3. The inversion method
The problem of inverting Eq. (2) is intrinsically an ill-posed problem because of its global (or integral) nature (e.g. Craig & Brown 1986). Furthermore this is strengthened in the helioseismic case because of the lack of modes able to sound the deepest and shallowest layers of the Sun: only a small percentage of the observed p-modes have their corresponding rotational kernels Eq. (3) with significant amplitude below or with their lower turning point between and the surface (see Fig. 1). Then the solution is not well constrained at these depths and the global nature of the problem implies that this leads to difficulties in the whole domain and that there is no unique solution for the problem.
Then, we apply a regularized least-squares method on values of both observed splittings and observed surface rotation in order to find the set of coefficients . The aim of regularization is to stabilize the inversion process by ruling out rapidly oscillating solutions which are physically unacceptable.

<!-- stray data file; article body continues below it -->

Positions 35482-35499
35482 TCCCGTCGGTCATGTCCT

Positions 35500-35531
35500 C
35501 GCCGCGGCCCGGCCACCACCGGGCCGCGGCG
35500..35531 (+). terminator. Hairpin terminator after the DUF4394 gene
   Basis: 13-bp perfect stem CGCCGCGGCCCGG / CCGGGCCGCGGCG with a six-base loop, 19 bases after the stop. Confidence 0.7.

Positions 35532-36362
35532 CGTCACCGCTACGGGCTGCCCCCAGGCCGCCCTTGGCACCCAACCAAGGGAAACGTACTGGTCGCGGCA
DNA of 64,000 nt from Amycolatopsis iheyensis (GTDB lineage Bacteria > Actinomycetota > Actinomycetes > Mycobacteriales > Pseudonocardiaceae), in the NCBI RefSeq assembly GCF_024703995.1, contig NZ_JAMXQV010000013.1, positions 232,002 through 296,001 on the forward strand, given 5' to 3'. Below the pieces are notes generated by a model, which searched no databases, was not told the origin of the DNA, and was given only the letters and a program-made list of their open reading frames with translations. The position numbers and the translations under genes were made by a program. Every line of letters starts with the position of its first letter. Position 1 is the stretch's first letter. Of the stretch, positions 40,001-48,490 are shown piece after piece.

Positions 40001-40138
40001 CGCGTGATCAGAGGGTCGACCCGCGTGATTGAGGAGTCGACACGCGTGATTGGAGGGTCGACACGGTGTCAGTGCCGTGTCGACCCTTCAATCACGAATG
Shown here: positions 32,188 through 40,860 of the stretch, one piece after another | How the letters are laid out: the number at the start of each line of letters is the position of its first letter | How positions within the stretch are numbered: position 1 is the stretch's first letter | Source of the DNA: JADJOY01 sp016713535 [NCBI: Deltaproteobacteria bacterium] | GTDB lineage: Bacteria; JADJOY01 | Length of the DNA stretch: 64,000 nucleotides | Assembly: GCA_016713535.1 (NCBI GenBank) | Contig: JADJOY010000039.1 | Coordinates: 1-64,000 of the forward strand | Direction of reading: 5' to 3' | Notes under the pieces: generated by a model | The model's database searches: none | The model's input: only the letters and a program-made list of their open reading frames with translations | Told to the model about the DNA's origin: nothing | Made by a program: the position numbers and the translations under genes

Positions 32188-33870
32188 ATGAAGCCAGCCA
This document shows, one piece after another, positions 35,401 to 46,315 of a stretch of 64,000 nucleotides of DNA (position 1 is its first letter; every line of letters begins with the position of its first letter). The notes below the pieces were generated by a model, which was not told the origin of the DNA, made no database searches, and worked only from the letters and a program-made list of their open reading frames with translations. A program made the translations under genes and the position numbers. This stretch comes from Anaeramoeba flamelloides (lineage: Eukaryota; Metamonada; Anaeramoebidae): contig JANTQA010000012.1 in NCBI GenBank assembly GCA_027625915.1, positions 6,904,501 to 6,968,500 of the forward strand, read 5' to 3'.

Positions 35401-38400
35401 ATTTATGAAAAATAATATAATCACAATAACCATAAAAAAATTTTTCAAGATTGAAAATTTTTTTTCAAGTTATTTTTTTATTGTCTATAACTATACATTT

In our inversion we adopt a Tikhonov regularization method (Tikhonov & Arsenin 1977) by solving:
where is the least-squares term (see Appendix B for details) and is of the form:
This can be regarded as a measure of smoothness of the rotation . The functions and are used to assign different weights to the smoothing terms for different positions r and µ. It should be noticed, however, that well chosen functions together with first derivatives () can lead to the definition of flatness given by Sekii (1991): . The choice of the so-called trade-off parameters and depends on the data from which we perform the inversion and is discussed in the next section.
Finally, let us define the which characterizes how the observed splittings are approached by the solution :
This value corresponds to the first term in the sum that defines Eq. (B2).
© European Southern Observatory (ESO) 1997
Online publication: May 26, 1998